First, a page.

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Photoshop Masking and Compositing: Fundamentals is the introductory installment of Deke McClelland's four-part series on making photorealistic compositions in Photoshop. The course shows how to make selections, refine the selections with masks, and then combine them in new ways, using layer effects, blend modes, and other techniques to create a single seamless piece of artwork. Deke introduces the Channels panel and the alpha channel, the key to masking and transparency in Photoshop; reviews the selection tools, including the Color Range tool , Quick Mask mode, and the Refine Edge command; and shows how to blend masked images so they interact naturally.
In this exercise, I will show you how to create a synthetic rainbow effect inside of Photoshop. one that actually looks pretty darn good as you can see here inside of this final version of the composition. I've saved my changes as More subtle highlights.psd found inside the 06_color_range folder. Now, the first thing I am going to do is click on the Background layer to make it active and we need to create a new layer to hold our rainbow. So press Ctrl+Shift+N or Command+Shift+N on the Mac. Name the layer rainbow and then click OK.
Now, I need to draw a rectangle, and fill it with a rainbow gradient, and I am going to do that by dialing in some very specific values for my Rectangular Marquee tool. So go ahead and select the Rectangular Marquee, change the Style to Fixed Size, and the values I came up with were 1840 for the Width because that's the entire width of this particular image and then 187 for the Height. Now, you don't have to follow these exact values. But again, these are the values required to get the final effect. So I will go ahead and enter those values and then just click with the tool in order to create that selection outline.
Then, I will go back up to Style, and change it back to Normal. Next, drop down to the Gradient tool which you can get by pressing the G key and I want you to click the down-pointing arrowhead up here in the options bar next to the Gradient fountain. Now, Photoshop ships with the kind of Rainbow Gradient that's called Transparent Rainbow, but it doesn't include orange and the reds are too squished and it also includes cyan, which is just bizarre. There is no cyan in any rainbow I've seen. Go ahead and click the right-pointing arrowhead, and load a gradient that I've created for you by choosing the Low Gradients command, and you will find it there in the 06_color_range folder, it's called Rainbow colors.grd.
Go ahead and load it on up and these are them right there. I want you to click on rainbow colors in order to select it. Now, if you want to get a sense of what's going on with this gradient, just in case you don't have access to this file, I will click on the gradient fountain to bring up the Gradient Editor dialog box and you can see that I added orange at this location. I also moved the red and yellow farther apart from each other and I took down the cyan quite a bit, so it's not nearl-y so bright. I also went ahead and added a violet Color Stop, just to give you a sense of what's going on there.
I'm going to go ahead and cancel out because I don't want to make any changes and then drag from the top of the selection to the bottom while pressing the Shift key in order to fill that selection with that Rainbow Gradient. Now, you can press Ctrl+D or Command+D on the Mac in order to deselect the image. Then, I want to convert the rainbow to a Smart Object. We want a Smart Object because that way we can make changes to our transformation anytime we like, and since this is such a radical transformation, and if you were wandering through this file trying to figure it out on your own, you would definitely want that flexibility.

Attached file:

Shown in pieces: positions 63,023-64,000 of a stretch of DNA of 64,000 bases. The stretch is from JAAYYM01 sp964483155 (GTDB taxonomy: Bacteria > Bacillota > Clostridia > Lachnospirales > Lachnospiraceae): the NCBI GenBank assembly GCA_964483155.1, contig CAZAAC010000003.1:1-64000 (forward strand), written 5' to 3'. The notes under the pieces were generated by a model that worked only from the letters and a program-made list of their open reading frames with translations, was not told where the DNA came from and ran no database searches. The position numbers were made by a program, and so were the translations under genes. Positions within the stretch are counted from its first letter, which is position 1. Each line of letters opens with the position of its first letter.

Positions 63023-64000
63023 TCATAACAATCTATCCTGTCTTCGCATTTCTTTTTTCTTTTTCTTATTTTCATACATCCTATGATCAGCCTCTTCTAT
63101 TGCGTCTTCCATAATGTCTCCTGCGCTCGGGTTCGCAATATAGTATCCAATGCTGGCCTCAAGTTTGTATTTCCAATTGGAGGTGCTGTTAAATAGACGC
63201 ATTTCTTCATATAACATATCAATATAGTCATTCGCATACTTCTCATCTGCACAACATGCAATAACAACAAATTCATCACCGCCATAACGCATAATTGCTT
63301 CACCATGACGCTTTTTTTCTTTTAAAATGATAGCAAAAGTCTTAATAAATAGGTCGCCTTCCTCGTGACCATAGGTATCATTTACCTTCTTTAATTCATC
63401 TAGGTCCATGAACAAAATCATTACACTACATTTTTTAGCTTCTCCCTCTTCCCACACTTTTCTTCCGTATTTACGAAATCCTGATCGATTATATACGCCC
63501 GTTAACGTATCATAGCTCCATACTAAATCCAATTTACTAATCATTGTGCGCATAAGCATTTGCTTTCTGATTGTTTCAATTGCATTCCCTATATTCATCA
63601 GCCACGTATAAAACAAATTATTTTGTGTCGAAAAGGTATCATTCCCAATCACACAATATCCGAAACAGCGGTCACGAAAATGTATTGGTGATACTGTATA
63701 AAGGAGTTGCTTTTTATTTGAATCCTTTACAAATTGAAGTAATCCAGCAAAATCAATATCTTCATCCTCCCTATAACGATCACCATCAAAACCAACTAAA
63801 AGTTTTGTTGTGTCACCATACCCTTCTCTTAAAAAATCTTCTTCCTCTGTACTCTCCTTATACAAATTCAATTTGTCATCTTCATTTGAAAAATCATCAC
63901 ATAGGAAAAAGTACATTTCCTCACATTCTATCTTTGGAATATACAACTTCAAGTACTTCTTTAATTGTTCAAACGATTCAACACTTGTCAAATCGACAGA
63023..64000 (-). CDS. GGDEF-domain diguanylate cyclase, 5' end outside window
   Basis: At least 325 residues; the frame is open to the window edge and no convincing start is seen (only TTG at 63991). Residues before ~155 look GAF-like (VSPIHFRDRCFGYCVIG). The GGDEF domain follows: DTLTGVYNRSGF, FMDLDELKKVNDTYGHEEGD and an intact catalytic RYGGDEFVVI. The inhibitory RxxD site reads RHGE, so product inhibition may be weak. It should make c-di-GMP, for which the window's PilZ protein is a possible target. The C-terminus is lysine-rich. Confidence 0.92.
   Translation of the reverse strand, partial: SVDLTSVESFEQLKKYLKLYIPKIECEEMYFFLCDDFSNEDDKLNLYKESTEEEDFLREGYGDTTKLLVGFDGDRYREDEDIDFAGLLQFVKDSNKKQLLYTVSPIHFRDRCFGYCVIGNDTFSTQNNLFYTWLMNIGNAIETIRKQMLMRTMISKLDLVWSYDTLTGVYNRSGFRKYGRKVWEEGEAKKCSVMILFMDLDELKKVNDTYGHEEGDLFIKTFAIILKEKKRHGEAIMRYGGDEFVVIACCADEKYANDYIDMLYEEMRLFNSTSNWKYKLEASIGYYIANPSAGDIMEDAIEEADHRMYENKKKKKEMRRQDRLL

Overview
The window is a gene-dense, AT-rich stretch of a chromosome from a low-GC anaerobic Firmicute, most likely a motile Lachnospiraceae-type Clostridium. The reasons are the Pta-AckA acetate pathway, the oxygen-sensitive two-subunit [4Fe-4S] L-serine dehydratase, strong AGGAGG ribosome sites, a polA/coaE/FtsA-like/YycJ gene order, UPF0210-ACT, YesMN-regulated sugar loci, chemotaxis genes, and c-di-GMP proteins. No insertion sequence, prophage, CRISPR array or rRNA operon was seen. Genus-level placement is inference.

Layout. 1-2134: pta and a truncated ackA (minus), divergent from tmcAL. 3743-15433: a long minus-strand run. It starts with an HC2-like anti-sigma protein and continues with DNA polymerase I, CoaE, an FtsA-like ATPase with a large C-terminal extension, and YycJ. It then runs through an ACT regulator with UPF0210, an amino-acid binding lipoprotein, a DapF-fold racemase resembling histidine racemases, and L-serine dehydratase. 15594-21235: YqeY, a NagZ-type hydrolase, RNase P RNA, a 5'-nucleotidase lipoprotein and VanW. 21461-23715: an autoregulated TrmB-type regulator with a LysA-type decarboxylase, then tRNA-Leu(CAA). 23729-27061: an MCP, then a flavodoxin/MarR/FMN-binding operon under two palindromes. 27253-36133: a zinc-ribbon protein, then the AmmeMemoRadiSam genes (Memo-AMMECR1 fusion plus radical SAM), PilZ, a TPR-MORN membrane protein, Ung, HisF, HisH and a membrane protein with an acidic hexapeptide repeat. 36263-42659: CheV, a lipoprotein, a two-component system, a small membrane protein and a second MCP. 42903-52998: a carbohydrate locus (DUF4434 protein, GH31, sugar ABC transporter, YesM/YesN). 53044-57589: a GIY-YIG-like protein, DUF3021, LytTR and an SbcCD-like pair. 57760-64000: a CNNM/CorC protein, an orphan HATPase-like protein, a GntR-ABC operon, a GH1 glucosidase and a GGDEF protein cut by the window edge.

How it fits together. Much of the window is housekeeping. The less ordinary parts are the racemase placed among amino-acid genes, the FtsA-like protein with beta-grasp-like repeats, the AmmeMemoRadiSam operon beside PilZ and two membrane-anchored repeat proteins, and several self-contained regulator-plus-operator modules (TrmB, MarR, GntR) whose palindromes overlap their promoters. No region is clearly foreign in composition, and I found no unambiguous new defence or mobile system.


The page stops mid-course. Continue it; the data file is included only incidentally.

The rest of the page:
With the layer selected, go up to Layers panel flyout menu and choose Convert to Smart Object, or press Ctrl+ Comma, Command+Comma on the Mac; Command+Shift+Drag this rainbow down a little bit, so that I have a little more headroom here to work. That doesn't look anything like a rainbow which is why we need to warp it. So I am going to switch back to the Rectangular Marquee tool, and then I will go up to the Edit menu, and choose a Free Transform command. I will press Ctrl+T, or Command+T on the Mac, click on that Warp icon in order to enter the Warp mode, change the Warp Style here from Constant to Arc, change the Bend value to 90% and what that does is it creates a full half-circle, filled with that rainbow pattern.
Then, I want you to click on that Warp icon again to exit the Warp mode. You're still inside the Free Transform mode however. Go ahead and click the Link icon between the W and H values and change either value to 70% in order to reduce the size of the rainbow, and then I drag the rainbow down to about here, but I came up with some specific positioning values just so that we get this exactly right. I will click the upper-left Reference point in that tiny little Reference Point Matrix.
I'll change the X value to 450, and then I will tab over to the Y value and change it to 98 and then press the Enter key, or the Return key on the Mac a couple of times in order to accept that modification. All right. That's a great rainbow. It's a little garish however, a little too cartoony which is why I will show you how to mask the rainbow, and blend it into the scene in the next and final exercise.
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